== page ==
In Maine, the fourth Sunday of March is “Maple Sunday”. Sugar houses all over the state open their doors to let anyone who wants to come in and smell the syrup! Since Maple Sunday happened to fall on Easter this year, Rice Farms in Walpole offered an event on Saturday as well. We were able to double our experience by attending events there on Saturday and at Goranson Farm in Dresden on Sunday.Rice Farms had built a new sugar house this year and this was it’s first season. There were plenty of visitors for hot dogs, baked beans, maple cake, pancakes with syrup and horse drawn wagon rides. We were impressed with the turnout for this event – people actually show up!
Adam, the owner of Rice Farms, showed us the process and equipment. They use wood to heat the sap to it’s boiling point. He said: on average it takes 40 gallons of sap to boil down to one gallon of syrup! Yikes! No wonder the stuff is so expensive in the store! Amber got in on the act, pumping some water for the horses – the old fashioned way.
Horses ready to take the kiddos for a ride – of course, we jumped on there too.
Lee never misses a chance to get into a tree or a picture. He could not pass up a chance to do both at the same time!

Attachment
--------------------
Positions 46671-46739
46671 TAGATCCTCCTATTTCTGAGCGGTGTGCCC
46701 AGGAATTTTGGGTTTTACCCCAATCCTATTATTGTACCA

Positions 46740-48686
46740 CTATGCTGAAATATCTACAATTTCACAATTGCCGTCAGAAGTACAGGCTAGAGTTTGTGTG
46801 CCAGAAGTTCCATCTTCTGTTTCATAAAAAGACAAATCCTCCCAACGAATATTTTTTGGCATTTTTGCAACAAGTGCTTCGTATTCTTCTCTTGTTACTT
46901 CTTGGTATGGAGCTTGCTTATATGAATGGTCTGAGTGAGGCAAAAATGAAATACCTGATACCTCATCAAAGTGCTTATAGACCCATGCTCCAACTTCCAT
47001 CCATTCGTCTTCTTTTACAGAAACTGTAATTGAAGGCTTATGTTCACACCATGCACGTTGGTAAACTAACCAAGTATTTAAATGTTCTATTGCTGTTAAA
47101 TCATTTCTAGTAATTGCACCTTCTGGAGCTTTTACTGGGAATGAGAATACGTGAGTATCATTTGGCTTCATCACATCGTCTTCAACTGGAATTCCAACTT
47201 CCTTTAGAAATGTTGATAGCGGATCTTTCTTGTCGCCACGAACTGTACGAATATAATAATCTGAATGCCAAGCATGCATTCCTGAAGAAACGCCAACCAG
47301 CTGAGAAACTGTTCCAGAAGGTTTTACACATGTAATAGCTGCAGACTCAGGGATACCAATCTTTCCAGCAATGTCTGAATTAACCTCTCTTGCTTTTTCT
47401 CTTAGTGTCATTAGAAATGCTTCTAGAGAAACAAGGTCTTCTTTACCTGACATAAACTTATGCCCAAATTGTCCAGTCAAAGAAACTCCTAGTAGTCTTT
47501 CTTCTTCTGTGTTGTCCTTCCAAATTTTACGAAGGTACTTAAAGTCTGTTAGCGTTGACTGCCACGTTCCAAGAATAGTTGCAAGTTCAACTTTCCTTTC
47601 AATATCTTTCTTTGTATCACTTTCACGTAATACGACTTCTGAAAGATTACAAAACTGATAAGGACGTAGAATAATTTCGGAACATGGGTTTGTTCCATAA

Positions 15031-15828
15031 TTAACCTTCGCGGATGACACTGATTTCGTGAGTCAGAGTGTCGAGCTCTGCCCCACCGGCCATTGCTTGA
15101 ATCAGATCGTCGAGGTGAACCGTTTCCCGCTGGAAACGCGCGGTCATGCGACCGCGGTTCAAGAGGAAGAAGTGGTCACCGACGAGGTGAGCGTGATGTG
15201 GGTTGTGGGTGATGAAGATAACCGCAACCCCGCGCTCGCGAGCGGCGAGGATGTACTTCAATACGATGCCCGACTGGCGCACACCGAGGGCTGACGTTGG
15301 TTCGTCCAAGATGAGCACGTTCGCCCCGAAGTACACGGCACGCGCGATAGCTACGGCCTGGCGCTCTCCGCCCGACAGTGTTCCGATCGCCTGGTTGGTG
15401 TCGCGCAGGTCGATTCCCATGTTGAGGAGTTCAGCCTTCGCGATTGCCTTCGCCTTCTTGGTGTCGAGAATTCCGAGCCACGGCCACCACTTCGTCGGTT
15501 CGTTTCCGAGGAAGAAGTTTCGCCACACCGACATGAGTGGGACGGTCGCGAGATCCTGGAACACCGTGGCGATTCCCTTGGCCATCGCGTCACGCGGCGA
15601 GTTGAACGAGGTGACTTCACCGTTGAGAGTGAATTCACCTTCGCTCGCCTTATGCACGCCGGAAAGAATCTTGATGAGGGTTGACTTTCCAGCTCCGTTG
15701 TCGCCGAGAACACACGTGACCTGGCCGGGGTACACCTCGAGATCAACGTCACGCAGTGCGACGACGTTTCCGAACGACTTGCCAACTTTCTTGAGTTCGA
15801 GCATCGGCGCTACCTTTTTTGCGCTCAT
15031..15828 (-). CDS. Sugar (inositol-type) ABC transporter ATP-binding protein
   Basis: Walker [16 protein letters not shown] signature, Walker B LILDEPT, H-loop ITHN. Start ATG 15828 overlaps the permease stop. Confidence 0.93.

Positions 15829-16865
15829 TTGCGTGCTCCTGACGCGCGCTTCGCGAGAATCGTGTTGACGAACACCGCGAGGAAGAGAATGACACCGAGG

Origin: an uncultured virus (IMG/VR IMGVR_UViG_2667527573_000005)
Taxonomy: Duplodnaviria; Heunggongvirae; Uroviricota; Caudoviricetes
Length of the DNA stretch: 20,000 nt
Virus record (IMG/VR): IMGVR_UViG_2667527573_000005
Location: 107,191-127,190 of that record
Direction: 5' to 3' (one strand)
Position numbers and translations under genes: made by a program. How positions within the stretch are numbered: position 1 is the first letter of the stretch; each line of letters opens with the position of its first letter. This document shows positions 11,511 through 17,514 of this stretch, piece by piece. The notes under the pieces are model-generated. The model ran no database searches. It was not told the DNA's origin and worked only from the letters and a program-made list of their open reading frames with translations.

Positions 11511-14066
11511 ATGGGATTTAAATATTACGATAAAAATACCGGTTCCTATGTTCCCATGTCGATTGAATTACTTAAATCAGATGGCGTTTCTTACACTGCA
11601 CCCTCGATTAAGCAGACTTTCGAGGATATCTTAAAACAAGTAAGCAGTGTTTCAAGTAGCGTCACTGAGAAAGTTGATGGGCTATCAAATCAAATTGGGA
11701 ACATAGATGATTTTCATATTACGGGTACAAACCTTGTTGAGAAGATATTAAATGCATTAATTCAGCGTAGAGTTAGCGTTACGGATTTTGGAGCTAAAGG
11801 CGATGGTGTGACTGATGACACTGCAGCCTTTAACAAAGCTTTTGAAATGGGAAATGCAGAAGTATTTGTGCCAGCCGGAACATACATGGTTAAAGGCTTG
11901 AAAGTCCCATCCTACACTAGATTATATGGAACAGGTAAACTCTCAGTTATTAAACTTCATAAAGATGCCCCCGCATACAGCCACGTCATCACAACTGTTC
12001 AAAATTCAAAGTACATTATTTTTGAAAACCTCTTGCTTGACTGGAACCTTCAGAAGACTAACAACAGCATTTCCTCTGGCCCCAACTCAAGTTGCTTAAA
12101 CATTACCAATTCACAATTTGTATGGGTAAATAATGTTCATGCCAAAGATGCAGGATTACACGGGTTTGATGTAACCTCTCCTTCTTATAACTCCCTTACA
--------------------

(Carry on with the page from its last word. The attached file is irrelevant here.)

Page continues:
Maine is the third largest producer of maple syrup in the U.S. behind Vermont and then New York. Maple syrup is only produced in northeast North America, primarily in Canada and in the U.S. from Wisconsin to New England. The Goranson Farm event on Sunday included wagon rides too, as well as live music, sales of their certified organic produce, and lots of treats to try including maple milk, maple ice cream sundaes and goodies from a local bakery. This was a fun event and Amber really got into learning the process of making maple syrup.
Conditions have to be just right in the spring to collect the sap – nights in the 20’s and days in the 40’s. Most collection these days is done via drip lines into barrels but there are still the old fashioned buckets around, primarily for ambiance.
We have seen maple candy for sale all over the state and there was plenty here of course.
Nice, folksy live music for people to listen to and enjoy their maple sundaes – we certainly soaked it up as well.
Can you see the difference in the color?
The farm has been in the family for generations and producing maple syrup since the 70’s. The owner gave us the details on the boiling down process, production, grading and bottling. Early in the season the percentage of natural sugar is high so the sap does not have to be boiled as long to reach the standard sugar content for sale as syrup. This results in a sweet tasting light colored syrup. Later in the season the percent of sugar is lower and the sap must be boiled longer to reach the same standardized sugar content. This results in a darker color and a stronger maple flavor. (An article by Food 52 explains that this grading system in the US has only been around since 2014.) One of the benefits of being well traveled is learning to appreciate quality in things like fine, cheese, wine, and maple syrup!
The farm had multiple green houses already hard at work getting a head start on spring.
Lee thinks he looks pretty awesome on one of these.
Amber had to get in on the action too.